Honey Love with Sugar On Top

Honey. Sugar. Muffin. Pumpkin. Sweetie. Cutie Pie. Notice a theme?  We Americans have a sweet tooth when it comes to addressing our loved ones.

Some of these nicknames … or other food-related expressions… are used in other cultures.  I was so humored and mystified when my French teacher taught us that mon petit chou chou was a term of endearment loosely translated “my little cabbage leaf.” 

When I began to translate Billy’s endearing terms for me, I noticed something different.  Mi amorsote (explained to me as “my great love”), mi cielo (my sky), and mi vida (my life) all seemed to really kick affection up a notch. 

It’s probably this very penchant for drama and exaggeration that drew me to Latino culture in the first place.  Not to mention, how can you walk away from someone who refers to you as his sky? 

I shared my observation with Billy, and we laughed together.  Then, in our typical style, we took it one step further.  So we routinely address each other as mi mundo and mi respira.  My world and my breath.  How’s that for true love?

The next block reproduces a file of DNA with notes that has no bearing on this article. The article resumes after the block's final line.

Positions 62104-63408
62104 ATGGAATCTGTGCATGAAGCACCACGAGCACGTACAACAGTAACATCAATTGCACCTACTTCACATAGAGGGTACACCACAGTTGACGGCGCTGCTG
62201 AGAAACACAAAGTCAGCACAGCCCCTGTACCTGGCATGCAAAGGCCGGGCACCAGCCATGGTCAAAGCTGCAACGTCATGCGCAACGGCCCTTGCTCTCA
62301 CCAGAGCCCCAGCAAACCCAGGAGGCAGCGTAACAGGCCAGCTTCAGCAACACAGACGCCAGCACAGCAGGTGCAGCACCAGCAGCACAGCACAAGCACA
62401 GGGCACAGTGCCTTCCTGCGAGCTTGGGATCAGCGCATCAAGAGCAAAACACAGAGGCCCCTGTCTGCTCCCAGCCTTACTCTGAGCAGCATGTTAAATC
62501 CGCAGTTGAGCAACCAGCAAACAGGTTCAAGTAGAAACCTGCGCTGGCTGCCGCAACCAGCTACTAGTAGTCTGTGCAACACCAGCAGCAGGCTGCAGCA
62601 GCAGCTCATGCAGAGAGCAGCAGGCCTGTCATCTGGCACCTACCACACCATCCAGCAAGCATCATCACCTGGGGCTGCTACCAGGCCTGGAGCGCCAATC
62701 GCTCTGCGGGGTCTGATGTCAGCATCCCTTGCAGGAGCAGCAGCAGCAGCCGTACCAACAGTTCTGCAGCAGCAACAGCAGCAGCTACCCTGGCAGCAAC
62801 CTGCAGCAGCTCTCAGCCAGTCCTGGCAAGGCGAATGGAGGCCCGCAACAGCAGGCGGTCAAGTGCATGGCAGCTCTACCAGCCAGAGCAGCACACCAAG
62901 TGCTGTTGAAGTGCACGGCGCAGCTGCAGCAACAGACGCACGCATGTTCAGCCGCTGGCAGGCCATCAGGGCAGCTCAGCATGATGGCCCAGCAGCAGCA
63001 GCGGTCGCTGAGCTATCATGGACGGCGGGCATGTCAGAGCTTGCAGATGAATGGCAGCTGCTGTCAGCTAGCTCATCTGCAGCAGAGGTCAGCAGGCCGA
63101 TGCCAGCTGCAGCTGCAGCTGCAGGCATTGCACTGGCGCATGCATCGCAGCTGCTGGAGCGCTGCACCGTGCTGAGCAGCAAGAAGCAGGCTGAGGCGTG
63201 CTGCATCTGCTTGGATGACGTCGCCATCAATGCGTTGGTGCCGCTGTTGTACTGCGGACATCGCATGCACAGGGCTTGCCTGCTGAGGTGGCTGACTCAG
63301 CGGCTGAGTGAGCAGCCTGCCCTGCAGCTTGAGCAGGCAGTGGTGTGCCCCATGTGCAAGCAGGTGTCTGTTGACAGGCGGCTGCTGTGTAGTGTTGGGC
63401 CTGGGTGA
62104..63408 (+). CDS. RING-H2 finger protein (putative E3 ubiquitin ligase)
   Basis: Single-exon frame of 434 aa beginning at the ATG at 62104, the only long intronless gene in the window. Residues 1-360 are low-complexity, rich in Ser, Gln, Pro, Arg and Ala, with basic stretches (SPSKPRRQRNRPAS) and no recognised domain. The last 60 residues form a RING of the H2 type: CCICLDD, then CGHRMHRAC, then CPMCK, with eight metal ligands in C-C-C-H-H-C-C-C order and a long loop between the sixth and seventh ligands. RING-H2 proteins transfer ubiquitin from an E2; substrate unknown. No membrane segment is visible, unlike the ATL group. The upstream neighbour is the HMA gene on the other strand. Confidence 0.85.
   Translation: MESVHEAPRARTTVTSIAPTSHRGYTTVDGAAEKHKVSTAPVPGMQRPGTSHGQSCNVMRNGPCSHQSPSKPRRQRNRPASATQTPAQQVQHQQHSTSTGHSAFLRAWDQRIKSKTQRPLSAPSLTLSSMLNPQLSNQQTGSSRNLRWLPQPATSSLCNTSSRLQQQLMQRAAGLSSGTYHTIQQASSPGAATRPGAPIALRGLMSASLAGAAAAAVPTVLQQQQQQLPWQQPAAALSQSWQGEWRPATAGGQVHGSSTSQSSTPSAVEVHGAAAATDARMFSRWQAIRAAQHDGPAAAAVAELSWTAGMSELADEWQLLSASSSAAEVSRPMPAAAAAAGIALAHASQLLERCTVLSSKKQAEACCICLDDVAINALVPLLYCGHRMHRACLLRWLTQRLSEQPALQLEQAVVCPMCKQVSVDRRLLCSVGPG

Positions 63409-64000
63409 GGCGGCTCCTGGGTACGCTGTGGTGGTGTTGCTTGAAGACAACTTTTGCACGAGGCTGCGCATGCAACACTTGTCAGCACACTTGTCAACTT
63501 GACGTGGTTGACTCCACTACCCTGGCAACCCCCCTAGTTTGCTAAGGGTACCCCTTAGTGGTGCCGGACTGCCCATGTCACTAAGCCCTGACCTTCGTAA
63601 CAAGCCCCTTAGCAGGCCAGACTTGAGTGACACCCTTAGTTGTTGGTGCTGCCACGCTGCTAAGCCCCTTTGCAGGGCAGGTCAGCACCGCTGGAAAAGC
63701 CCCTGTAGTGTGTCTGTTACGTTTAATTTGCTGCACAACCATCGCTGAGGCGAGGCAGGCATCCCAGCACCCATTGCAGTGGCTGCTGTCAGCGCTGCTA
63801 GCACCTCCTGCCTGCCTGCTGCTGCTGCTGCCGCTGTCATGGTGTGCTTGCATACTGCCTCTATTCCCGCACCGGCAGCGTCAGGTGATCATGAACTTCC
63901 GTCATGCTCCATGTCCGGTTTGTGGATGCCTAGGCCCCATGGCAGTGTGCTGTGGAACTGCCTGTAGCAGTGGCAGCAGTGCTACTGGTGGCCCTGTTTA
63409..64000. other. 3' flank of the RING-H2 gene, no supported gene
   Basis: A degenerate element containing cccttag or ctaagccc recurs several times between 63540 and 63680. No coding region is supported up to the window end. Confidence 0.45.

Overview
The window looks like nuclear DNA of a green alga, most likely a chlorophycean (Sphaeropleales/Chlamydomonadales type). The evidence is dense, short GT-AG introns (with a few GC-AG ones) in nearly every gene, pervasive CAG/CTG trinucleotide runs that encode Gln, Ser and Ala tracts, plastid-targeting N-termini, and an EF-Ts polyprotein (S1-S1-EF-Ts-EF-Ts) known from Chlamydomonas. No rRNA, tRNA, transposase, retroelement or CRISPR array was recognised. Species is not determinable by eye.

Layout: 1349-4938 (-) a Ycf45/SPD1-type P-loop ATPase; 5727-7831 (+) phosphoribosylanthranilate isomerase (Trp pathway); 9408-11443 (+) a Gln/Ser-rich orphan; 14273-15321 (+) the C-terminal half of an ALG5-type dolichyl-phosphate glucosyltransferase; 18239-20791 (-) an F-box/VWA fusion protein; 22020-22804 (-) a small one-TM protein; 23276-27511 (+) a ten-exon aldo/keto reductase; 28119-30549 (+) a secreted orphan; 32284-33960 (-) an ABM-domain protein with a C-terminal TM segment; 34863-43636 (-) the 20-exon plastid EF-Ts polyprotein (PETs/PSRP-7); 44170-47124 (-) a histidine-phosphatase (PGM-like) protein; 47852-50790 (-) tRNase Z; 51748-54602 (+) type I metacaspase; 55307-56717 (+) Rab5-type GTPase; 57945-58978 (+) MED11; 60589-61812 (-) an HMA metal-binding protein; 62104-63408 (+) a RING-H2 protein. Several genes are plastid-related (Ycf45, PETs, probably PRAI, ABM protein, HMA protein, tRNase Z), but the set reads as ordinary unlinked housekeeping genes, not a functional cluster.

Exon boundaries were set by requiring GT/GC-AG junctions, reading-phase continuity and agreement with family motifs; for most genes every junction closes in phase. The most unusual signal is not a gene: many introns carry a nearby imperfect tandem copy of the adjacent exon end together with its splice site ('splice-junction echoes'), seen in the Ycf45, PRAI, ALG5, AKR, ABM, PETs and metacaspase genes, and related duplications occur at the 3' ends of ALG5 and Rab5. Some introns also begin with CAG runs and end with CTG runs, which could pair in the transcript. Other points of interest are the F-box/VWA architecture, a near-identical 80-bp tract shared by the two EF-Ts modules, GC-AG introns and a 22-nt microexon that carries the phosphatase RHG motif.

I’m dying to know other frequently used (or unique-to-you) terms of endearment from the subtle to the uber-dramatic.  What’s yours?


  1. Jacob calls me Pickles and I call him Turtle.

  2. Nice. I like those! :)

  3. Andres Villatoro3:01 PM

    my parents call each other "gordo" and "gorda." or even "gordito" a lot. as you may know, this technically translates into "little fat one"? which i am now realizing how hilarious it is but the terms are so familiar to me. its funny because although my dad has what i refer to as his family belly. my mom is pretty fit and works out regularly but the term sticks.lol.

    1. Ah, Andres - that. is. awesome! So sweet how folks express their love. And I'm grateful to Taco Bell for teaching me the word 'gordita!' ;)


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